The Dow Jones Industrial Average rose on Thursday as investors awaited for more news on a potential trade deal between China and the U.S.
The 30-stock index traded 100 points higher, led by a 2.4% gain in Boeing. The other major indexes struggled, however, as the S&P 500 dipped 0.1% while the Nasdaq Composite fell 0.4%.
Boeing rose despite Ethiopia saying the company must review the “controllability” of its 737 Max 8 jet. This comes after an Ethiopian Airlines flight operated with a 737 Max 8 crashed last month.
The Wall Street Journal reported that Donald Trump expects to announce the date of a trade summit with Chinese leader Xi Jinping later in the day, lifting market sentiment. Trump is due to meet with Chinese Vice Premier Liu He at the White House on Thursday.
The U.S. and China have imposed tariffs on billions of dollars’ worth of one another’s goods over the past year, battering financial markets and souring business and consumer sentiment.
Matt Lloyd, chief investment strategist at Advisors Asset Management, expects some sort of trade deal to be reached. This will boost equity prices, but volatility will persist as key issues like intellectual property theft will likely not be fully solved.
“The trade deal is really two deals. First, you have the numbers, the tariffs and all that; that’s the easy fix. Intellectual property on the other side, that’s not going to be fixed right away. That’s going to take a few years, in my opinion,” said Lloyd.
Improvement in U.S.-China trade talks has boosted stocks to start off 2019. The S&P 500 is up more than 14% year to date, with technology stocks leading the way. A reversal in the Federal Reserve’s policy stance has also lifted equity prices.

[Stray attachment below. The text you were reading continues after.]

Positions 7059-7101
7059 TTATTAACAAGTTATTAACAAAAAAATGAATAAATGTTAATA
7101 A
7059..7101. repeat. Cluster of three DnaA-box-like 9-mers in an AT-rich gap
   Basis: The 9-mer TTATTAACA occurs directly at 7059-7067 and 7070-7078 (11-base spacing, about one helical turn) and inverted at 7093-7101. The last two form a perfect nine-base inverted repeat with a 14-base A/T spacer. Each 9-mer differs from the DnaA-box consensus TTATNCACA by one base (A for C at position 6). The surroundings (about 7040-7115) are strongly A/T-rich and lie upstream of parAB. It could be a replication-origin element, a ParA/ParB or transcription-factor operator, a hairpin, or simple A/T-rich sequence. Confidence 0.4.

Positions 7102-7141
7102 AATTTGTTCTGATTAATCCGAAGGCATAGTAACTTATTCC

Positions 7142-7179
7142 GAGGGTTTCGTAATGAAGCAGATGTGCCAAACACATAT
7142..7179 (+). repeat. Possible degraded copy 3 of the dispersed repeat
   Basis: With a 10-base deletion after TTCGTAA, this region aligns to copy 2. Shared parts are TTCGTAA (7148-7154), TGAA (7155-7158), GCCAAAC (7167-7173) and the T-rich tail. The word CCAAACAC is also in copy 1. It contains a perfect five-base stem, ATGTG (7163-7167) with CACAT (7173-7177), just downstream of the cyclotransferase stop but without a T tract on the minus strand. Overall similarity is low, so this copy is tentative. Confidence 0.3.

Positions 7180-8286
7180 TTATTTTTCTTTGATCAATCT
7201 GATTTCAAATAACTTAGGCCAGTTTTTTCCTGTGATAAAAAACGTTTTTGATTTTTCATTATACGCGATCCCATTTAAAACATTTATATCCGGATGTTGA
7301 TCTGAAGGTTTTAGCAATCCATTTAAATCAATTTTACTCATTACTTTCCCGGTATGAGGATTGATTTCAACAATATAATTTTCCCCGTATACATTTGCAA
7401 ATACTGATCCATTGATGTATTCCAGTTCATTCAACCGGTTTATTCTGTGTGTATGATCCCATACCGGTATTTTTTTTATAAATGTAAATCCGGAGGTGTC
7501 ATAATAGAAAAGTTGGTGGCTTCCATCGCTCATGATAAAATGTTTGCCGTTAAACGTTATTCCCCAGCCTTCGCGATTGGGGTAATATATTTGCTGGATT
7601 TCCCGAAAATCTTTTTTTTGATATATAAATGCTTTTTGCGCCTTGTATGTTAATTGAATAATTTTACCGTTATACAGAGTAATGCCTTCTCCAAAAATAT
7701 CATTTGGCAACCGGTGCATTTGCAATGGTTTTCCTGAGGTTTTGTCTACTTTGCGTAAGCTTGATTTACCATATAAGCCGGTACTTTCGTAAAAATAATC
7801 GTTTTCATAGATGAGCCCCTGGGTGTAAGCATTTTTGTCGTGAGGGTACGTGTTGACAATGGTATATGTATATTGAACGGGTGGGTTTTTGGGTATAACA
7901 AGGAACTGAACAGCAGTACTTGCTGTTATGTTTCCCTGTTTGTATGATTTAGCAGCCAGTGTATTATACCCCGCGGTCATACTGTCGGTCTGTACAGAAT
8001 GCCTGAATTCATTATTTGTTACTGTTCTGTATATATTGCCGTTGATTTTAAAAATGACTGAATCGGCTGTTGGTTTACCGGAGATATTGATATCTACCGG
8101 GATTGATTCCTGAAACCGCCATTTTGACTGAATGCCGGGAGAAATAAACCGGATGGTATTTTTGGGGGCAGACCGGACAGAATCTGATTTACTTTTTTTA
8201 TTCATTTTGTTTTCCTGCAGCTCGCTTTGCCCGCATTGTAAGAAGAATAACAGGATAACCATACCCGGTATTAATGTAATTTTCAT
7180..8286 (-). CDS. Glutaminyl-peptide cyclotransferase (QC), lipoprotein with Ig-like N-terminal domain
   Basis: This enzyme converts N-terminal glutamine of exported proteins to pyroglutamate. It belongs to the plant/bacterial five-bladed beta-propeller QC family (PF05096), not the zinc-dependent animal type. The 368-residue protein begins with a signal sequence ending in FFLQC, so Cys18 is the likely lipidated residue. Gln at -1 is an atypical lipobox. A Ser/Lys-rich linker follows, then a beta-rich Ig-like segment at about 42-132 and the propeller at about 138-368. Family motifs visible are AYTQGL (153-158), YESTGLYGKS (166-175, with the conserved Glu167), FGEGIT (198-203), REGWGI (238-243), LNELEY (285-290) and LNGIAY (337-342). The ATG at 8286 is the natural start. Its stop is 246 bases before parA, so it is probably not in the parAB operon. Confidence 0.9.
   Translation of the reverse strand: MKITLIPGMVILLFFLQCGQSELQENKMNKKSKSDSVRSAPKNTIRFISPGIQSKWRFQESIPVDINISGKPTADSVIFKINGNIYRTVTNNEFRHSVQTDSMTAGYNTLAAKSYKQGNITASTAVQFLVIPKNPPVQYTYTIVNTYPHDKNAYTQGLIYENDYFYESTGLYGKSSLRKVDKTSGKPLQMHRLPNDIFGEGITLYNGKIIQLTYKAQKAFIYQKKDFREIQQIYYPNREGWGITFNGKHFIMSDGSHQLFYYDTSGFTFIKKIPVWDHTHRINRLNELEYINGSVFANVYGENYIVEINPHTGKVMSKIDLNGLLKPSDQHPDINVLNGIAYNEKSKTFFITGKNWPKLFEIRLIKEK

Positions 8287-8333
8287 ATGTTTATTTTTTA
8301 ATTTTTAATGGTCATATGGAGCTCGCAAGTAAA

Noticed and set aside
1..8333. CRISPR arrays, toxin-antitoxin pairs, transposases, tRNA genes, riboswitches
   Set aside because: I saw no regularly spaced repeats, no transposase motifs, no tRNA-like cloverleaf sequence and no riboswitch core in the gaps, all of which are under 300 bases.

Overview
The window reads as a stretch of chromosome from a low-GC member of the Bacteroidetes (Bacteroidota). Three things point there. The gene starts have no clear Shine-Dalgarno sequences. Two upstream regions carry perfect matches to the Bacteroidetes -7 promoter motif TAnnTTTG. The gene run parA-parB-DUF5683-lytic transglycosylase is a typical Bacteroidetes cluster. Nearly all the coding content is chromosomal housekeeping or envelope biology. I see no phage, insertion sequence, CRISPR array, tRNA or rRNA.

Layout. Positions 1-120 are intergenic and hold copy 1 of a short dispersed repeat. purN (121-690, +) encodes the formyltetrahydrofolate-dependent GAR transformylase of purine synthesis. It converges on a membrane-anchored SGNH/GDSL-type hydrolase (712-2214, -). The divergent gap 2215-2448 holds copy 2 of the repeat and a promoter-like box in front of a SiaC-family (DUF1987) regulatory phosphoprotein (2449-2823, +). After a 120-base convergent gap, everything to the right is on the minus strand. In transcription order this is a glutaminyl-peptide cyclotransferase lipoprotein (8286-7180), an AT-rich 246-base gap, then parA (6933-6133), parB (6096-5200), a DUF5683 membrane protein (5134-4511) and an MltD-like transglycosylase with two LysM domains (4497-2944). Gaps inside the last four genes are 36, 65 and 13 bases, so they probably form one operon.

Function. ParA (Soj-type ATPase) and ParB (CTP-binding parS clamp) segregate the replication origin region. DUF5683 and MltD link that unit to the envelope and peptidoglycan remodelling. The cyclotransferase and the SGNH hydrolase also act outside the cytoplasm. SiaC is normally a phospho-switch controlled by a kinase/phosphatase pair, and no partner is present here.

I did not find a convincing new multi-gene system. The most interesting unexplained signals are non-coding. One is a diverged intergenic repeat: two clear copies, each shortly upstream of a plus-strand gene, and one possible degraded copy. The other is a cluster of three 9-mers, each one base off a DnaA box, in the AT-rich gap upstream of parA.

The Fed signaled at is March meeting it would not raise rates at all in 2019, a sharp pivot from the central bank’s previous forecast of two rate hikes for the year. One key reason for the central bank’s change is deteriorating economic data.
On Wednesday, the ISM services index fell to its lowest level since August 2017. Meanwhile, a private payrolls report disappointed investors. The Citi U.S. Economic Surprise Index — which tracks how economic data fares against estimates — has also dropped to its lowest level since July 2017.
“The market is certainly climbing the proverbial wall of worry,” said Jeff Zipper, managing director of investments at U.S. Bank Private Wealth Management. “But that said, when you look at the internals in the domestic market … you’re seeing industrial metals outperform precious metals; you’re seeing consumer discretionary outperform consumer staples. That would lead investors to believe this market still has room to grow.”
“However, after such a strong first quarter, you might have some sort of reversion to the mean before we go higher,” Zipper said. “A lot of that will be based on what we see in earnings.”
Tesla shares dropped about 8% after the company said it delivered fewer-than-expected Model 3 cars in the first quarter. Facebook shares rose 1.5% after Guggenheim upgraded the social media company to buy from neutral, citing “stable” user trends and investors feeling more comfortable with the company’s privacy issues.
—CNBC’s Sam Meredith contributed to this report.